Standing strong and resilient

How is it that the Jewish people, not numerous and for the most of its history, powerless and stateless, has somehow been able to survive and even thrive?

Rabbi Berel Wein, | updated: 09:58

Rabbi Berel Wein
Rabbi Berel Wein
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After centuries of enslavement in Egypt and decades of wandering in a trackless and forbidding desert, our teacher Moshe points out the obvious. Namely, that the Jewish people are still standing strong and resilient and about to embark on the great adventure of creating Jewish national sovereignty in the land of Israel. However, often in life the obvious is not so obvious and we are unable to see what actually lies so clearly before us.

To my mind I would think that the greatest puzzle – even miracle – in human history is the survival of the Jewish people over these centuries of dispersion and persecution. When so many great and powerful nations have disappeared completely, even after ruling over vast amounts of territory and people for centuries, how is it that the Jewish people, not numerous and for the most of its history, powerless and stateless, has somehow been able to survive and even thrive?

And yet the fact of this survival is undeniable, obvious for all the world to see and witness. In fact, the world credits us with much greater numbers than we have, as well as with much greater power and influence over world events than we can ever exercise. In short, this comment of Moshe that headlines the Torah reading of the week, that you are all as a people somehow standing and existing, is the most extraordinary prophecy of his entire career. It marches down the corridors of history and its obvious truth should have a great impact upon our lives and thoughts.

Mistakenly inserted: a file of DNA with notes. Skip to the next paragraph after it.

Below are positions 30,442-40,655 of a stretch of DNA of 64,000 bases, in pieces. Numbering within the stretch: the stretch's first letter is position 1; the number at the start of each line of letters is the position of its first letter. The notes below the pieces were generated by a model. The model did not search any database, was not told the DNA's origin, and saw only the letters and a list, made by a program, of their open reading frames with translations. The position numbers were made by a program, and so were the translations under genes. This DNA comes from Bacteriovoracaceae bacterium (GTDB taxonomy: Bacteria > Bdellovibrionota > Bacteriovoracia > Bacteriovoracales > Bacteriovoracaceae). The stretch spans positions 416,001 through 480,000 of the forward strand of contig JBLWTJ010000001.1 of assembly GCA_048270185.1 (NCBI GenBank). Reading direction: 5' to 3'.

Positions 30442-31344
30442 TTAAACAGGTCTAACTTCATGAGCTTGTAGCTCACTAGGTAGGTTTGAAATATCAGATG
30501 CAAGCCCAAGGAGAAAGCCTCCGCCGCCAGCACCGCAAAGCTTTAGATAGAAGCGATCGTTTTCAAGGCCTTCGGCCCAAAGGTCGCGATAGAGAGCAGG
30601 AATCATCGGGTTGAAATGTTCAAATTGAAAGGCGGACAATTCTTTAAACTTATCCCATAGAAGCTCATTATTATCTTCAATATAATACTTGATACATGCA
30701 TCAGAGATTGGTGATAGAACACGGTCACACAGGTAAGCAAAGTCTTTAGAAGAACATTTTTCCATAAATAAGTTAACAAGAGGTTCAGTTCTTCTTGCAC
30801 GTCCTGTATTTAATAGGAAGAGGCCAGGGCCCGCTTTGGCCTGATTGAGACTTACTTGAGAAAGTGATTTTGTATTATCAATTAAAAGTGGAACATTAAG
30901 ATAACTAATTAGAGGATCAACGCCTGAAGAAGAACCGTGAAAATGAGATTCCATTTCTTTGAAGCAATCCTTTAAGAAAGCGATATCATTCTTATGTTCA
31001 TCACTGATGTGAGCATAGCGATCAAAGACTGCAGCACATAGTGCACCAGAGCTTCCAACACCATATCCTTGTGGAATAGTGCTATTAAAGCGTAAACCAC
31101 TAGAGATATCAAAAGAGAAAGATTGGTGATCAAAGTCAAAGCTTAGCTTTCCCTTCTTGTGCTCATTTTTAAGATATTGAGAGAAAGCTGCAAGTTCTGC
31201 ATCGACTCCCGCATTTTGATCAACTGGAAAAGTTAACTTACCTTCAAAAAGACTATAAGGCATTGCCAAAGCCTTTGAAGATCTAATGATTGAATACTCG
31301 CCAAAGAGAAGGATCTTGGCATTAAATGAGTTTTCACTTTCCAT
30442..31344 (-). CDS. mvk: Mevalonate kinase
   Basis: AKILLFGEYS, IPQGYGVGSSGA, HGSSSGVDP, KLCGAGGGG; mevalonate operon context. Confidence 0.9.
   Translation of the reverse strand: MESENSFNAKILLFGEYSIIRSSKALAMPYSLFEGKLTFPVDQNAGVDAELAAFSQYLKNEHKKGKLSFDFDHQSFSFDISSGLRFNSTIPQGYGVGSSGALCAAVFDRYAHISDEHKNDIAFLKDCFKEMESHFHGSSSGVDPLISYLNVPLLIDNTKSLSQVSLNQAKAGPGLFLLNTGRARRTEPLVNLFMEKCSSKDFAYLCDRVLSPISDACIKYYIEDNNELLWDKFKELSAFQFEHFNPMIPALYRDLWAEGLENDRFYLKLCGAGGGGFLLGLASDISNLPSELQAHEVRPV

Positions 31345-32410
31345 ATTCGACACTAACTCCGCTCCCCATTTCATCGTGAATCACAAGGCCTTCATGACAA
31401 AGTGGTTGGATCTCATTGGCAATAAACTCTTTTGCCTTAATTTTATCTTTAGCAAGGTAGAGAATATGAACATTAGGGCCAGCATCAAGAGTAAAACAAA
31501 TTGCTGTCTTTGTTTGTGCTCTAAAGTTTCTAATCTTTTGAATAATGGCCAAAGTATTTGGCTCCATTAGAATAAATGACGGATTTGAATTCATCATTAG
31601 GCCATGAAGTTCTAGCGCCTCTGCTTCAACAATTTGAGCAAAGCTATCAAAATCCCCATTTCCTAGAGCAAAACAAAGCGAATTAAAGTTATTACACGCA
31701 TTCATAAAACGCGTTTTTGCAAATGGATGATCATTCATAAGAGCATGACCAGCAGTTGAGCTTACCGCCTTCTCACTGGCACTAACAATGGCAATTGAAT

Moshe will complain later that the Jewish people are a feckless and foolish nation. This complaint is based simply on the fact that there always was and is a tendency within the Jewish world to ignore the obvious. King Solomon said that the Lord created us, that we should think and act in a straightforward manner but that we have always chosen to look for devious motives and overly clever behavior.

In our time, the Jewish people, both in Israel and in the Diaspora, have accomplished wonders in rebuilding the nation after the desolation of World War II. And we have done so rapidly and over a very short period of time. The existence of the Jewish state in the land of Israel has been a main catalyst for this remarkable resilience and resurgence.

With this physical rebirth there has also arisen a spiritual renewal that exists among many sections of the Jewish world and is not restricted only to certain groups. The prophet long ago foresaw that there was to arise a spontaneous hunger for spirituality, Torah values and knowledge and the study of the laws and tradition of the eternity granted to us at Sinai.

That path was long ago stifled by circumstances and foreign ideas – even foreign gods – that infiltrated the Jewish world. However, in spite of the awful problems of assimilation and intermarriage, ignorance and delusional thinking that plague our generation, there is a feeling within us that somehow the great search for God and Torah continues within the Jewish people and will only increase in time to come.






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